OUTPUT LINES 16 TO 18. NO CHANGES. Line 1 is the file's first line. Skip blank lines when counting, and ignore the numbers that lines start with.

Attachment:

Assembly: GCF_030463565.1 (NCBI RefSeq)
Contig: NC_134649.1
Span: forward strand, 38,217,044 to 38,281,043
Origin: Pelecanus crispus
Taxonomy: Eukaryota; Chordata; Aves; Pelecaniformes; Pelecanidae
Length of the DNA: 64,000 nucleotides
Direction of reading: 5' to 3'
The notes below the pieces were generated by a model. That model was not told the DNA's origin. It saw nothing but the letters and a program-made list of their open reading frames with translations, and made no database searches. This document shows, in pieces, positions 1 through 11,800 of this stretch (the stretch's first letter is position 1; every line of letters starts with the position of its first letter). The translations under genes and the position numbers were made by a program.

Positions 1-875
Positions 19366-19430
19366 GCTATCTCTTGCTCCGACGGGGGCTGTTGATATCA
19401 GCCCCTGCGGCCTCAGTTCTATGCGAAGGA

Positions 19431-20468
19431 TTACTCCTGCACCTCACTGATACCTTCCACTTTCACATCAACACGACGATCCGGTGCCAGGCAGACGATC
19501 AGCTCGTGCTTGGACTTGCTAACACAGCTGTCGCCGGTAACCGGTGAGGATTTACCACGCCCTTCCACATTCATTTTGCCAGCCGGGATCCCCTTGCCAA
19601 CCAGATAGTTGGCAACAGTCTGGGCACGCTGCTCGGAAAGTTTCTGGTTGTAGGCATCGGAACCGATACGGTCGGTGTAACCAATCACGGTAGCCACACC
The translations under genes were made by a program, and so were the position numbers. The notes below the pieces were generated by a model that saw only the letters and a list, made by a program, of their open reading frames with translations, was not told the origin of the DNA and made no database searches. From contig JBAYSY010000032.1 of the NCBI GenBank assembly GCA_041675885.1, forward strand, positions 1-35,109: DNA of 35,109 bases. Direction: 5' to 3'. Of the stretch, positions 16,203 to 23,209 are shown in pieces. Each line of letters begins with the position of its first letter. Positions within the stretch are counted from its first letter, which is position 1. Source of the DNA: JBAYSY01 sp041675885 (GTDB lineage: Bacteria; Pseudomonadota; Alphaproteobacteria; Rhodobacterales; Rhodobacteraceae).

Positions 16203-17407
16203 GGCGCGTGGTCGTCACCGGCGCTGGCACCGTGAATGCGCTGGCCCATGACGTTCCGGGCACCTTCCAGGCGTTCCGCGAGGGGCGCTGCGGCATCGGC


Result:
19601 CCAGATAGTTGGCAACAGTCTGGGCACGCTGCTCGGAAAGTTTCTGGTTGTAGGCATCGGAACCGATACGGTCGGTGTAACCAATCACGGTAGCCACACC
The translations under genes were made by a program, and so were the position numbers. The notes below the pieces were generated by a model that saw only the letters and a list, made by a program, of their open reading frames with translations, was not told the origin of the DNA and made no database searches. From contig JBAYSY010000032.1 of the NCBI GenBank assembly GCA_041675885.1, forward strand, positions 1-35,109: DNA of 35,109 bases. Direction: 5' to 3'. Of the stretch, positions 16,203 to 23,209 are shown in pieces. Each line of letters begins with the position of its first letter. Positions within the stretch are counted from its first letter, which is position 1. Source of the DNA: JBAYSY01 sp041675885 (GTDB lineage: Bacteria; Pseudomonadota; Alphaproteobacteria; Rhodobacterales; Rhodobacteraceae).

Positions 16203-17407